Skein hash and ThreeFish block cipher

Skein is a hash function proposed by Niels Ferguson, Stefan Lucks, Bruce Schneier, Doug Whiting, Mihir Bellare, Tadayoshi Kohno, Jon Callas and Jesse Walker, as their submission to the SHA-3 competition. It is based around a new block cipher introduced in the very same paper, called ThreeFish. Both will certainly receive attention and cryptoanalysis in the forthcoming SHA-3 process.

There is barely any reason to implement on 8-bit microcontrollers anything else than the smallest block/key size, 256 bits. Contrary: if the autors would take the pain to try to reduce the block - and possibly also key - size; the low-complexity approach they (deliberately, I guess) used, with straightforward ways for implementation on 8-bitters, would certainly yield a serious competitor for Rijndael in this class of microcontrollers. However, I lack the abilities even to estimate, whether this is viable at all.

The presented implementation for 8051-class microcontrollers and for AVR are aimed at speed at the cost of memory, especially of ThreeFish. Skein is implemented in both cases in a more relaxed style, with indirect memory access and loops rather than explicit coding and unrolled loops. To be honest, I am not interested in the hash itself, as I see much less use of it in the general 8-bitters, than of a block cipher (and I may be wrong, as so often). Also, the block cipher presents the most of the work anyway. Whoever wishes to make a fast Skein, can take the already fast implementation of ThreeFish, and recode the - relatively simple, short and straighforward - Skein part. Also, if only an optimal Skein is desired, and not a generic ThreeFish, the initial key xor of ThreeFish can be performed in line with the plaintext xor, and tweak manipulation can be simplified by taking into account that most of its content is zero.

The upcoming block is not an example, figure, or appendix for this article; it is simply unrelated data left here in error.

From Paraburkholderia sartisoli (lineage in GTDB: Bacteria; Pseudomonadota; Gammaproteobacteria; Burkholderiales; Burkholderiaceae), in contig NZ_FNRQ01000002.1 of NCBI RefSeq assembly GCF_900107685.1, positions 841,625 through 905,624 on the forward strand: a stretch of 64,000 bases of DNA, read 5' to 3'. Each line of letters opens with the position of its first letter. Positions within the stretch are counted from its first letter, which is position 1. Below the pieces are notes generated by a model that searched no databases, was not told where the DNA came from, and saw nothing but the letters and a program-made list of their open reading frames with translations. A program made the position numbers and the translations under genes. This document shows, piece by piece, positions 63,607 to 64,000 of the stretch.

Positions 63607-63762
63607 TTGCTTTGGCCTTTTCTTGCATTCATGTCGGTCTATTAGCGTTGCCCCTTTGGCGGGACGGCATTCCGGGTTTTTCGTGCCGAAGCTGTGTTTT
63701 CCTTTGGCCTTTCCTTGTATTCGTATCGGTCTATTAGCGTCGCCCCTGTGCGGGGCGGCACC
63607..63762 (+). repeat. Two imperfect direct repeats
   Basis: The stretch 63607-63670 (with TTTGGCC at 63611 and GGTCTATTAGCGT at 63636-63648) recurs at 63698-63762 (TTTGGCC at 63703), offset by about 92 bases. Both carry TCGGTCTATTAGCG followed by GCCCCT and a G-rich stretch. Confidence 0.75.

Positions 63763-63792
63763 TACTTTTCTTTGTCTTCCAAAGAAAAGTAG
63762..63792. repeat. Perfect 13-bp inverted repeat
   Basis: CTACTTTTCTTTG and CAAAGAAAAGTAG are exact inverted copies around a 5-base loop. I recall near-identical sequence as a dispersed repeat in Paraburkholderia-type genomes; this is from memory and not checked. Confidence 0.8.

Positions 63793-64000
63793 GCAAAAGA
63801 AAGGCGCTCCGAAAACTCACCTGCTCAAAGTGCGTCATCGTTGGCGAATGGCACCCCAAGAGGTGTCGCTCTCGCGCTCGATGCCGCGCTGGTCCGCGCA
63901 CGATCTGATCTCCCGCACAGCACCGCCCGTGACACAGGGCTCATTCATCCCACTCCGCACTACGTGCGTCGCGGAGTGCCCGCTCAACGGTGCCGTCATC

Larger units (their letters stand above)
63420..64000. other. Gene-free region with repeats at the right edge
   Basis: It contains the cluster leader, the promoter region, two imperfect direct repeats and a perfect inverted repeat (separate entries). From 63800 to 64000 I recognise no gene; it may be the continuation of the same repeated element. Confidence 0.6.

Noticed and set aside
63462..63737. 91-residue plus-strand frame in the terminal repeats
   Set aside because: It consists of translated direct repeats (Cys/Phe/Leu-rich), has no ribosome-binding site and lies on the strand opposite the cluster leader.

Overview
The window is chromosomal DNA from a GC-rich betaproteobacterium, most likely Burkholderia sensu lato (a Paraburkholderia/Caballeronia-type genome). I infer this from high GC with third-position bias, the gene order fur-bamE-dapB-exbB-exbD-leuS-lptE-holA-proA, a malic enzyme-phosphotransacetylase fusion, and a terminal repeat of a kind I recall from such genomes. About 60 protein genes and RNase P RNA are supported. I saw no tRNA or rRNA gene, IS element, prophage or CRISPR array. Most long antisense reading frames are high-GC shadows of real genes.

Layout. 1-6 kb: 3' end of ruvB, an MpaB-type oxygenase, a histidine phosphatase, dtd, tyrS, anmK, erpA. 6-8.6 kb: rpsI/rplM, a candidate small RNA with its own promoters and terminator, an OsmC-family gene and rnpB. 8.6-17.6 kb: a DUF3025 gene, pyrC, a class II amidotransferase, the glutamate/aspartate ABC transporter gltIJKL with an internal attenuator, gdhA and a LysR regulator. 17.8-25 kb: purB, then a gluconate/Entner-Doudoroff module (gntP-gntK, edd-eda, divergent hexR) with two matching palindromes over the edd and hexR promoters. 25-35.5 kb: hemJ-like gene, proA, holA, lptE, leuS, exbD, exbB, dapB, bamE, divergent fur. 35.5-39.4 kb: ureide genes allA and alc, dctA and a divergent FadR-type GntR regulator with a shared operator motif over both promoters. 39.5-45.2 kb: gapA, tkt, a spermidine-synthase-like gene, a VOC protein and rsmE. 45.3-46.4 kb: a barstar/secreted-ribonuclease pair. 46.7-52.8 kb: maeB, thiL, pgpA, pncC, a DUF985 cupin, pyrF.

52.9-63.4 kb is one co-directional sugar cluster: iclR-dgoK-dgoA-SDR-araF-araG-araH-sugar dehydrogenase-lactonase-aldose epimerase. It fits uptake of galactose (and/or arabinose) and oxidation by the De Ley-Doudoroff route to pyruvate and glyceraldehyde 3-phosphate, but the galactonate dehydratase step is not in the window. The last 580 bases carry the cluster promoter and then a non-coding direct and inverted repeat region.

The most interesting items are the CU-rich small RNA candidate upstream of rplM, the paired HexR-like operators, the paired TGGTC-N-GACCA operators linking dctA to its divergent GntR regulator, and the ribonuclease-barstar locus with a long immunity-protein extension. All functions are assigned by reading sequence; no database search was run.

Only encryption is presented in both cases, as only that is needed for Skein - and, the block cipher being symmetrical, in most applications only one of the encryption/decryption pair is sufficient to have. Both implementations use the unrolled 8 rounds - which again is almost certainly a deliberate design choice to make this sort of implementation easy, and in both the initial key injection is performed separately in line with generation of the key and tweak extra word. Both implementations employ "renaming" instead of byte shifts, resulting in need to "put things in place" byte shift after the 8 rounds.

For both implementations, a "testbench" is included for both standalone ThreeFish and Skein, using vectors from the submission package.


My primary interest - of course - was the '51 implementation. In fact, it is a '52 implementation, as the classic 8051 with mere 128 bytes of RAM altogether (including register area and stack) lacks the memory needed just to store data, key, tweak, some state variable, and to do any other useful job.

I started out with implementing the rotations - which is clearly the key element - using the mul ab instruction (conventional rotations in all places would be hopelessly slow, as they perform only one bit at a time, with the need to move variables in and out of accumulator). This is easy at it results in uniform implementation of all rotations; at the other time, it still needs to move the two separated "halfs" around, and to merge (OR) it with the neighbouring byte's bits. So, in several steps (visible in the source as conditionally assembled alternatives) I replaced the mul's with rotations in case where 2 rotations were needed (left or right - i.e. rot mod 8 = 2 or 6); with a xchd-based construct in cases when 4 rotations were needed; and the combination of the two in cases where 3 or 5 rotations were needed. There is one round where 0 rotations are needed, and none with 1 or 7.